Extreme Strollering

There is a new sport just waiting to burst on the world scene. It is a high stakes, lightning fast balancing act with big risks and big rewards. There are a few early adapters, and I happen to be one of them. Be prepared to see Extreme Strollering on your favorite sports station soon.

The goal of Extreme Strollering is a graceful blend of speed and finesse. Points are not merely awarded for arriving at a destination the quickest, but also upon the way in which the obstacles, challenges, and participants are all handled. When the fans watch these athletes move with speed, agility, and grace, everyone realizes they have been spectators to more than a sport. They were in the presence of beauty itself.

One of the advantages for this recent sport is the ability to mix training and everyday life. This enables teams to train year around. Tournaments are held in realistic environments, mirroring normal life. Typical meets take place in mall settings, parks, and restaurants. Semi final and other ranking events are scattered around the world in cobble stoned villages, multi-level zoos, bustling metropolises, and theme parks. And of course we could never forget the international championships which take place yearly in a mock Russian subway.

Extreme Strollering is a team sport which requires the utmost in physical and emotional training. Both the pusher and the pilot need to be on point. Things can get rough and more than one contender has been inched out by a poorly timed tantrum, a thrown shoe or sock, or an overly ambitious pusher on a tight schedule. This isn’t a sport for the weak of heart. It takes dedication, determination, and just the right amount of fruit snacks. Every year we see that what separates the winners from the losers is the ability of both teammates to surmount their physical and emotional obstacles. You can’t go it alone.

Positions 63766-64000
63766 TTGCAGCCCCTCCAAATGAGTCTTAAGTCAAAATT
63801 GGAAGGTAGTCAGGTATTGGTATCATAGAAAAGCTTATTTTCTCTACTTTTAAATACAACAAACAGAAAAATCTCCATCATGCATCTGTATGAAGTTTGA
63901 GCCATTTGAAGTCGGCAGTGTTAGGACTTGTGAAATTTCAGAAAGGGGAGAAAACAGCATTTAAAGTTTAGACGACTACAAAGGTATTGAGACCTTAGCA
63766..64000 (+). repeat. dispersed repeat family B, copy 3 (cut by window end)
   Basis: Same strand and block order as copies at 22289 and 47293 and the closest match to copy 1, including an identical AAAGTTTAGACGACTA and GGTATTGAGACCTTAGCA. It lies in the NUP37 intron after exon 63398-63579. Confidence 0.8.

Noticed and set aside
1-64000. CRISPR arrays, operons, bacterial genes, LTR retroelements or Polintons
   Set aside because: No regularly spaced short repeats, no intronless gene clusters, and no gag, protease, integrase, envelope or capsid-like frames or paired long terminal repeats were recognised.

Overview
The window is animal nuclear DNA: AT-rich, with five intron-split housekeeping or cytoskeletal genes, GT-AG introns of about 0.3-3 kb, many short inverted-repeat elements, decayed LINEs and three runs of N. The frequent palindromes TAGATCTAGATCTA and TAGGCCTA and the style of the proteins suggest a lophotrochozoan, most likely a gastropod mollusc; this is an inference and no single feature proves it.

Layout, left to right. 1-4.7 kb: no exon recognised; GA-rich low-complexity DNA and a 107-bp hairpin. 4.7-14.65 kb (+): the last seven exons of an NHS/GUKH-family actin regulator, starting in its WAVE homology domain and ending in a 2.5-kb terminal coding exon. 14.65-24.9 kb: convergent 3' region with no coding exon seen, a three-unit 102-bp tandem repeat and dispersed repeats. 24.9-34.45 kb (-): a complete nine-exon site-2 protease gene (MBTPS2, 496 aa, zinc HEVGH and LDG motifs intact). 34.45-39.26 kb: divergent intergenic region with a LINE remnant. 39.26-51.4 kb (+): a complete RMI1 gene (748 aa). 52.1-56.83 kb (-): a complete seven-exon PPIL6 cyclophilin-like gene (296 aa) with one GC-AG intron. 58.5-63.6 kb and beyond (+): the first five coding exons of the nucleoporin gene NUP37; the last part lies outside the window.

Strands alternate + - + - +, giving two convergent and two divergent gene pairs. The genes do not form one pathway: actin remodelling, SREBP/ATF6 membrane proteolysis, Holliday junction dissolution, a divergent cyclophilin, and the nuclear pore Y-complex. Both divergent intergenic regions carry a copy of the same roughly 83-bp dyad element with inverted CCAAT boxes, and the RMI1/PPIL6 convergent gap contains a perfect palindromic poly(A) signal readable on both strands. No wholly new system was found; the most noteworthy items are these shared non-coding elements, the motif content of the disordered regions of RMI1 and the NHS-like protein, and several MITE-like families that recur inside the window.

As in any sport there are a myriad of levels ranging from the novice to the elite. You may see beginners walking around your hometown, just starting their training. Typically they have large, luxury strollers with a duffle sized gear bag hanging from the throttle. As teams progress you will notice the slimming down of the equipment until you arrive at the elite “umbrella” stage. Essentially the stroller, or as we like to call it, the “undertaker” is a finicky contraption composed of thin plastic tubing, light canvas, and fast rolling wheels with the most limited of safety devises on board. You are always only one push away from destruction. But the speed…Oh the speed! I would not recommend anyone try this advanced technique until they have gone through official training and have been certified by the WSA (World Strollering Association).

A special note about the doubles event. I personally have never engaged in the fascinating twins event, but it will surely take your breath away. Some of the top contenders have gone on to successful careers into both Olympic events and special forces military training.

As a father of three children I have had plenty of practice over the years. My equipment choices have matured as our children have aged. Life and street curbs have taught me a lesson or two, and I would like to think that I and my children are making this sport a little safer and perhaps a bit more popular. And remember, it is about speed and finesse. There is no point in getting there fast if you don’t get there in style.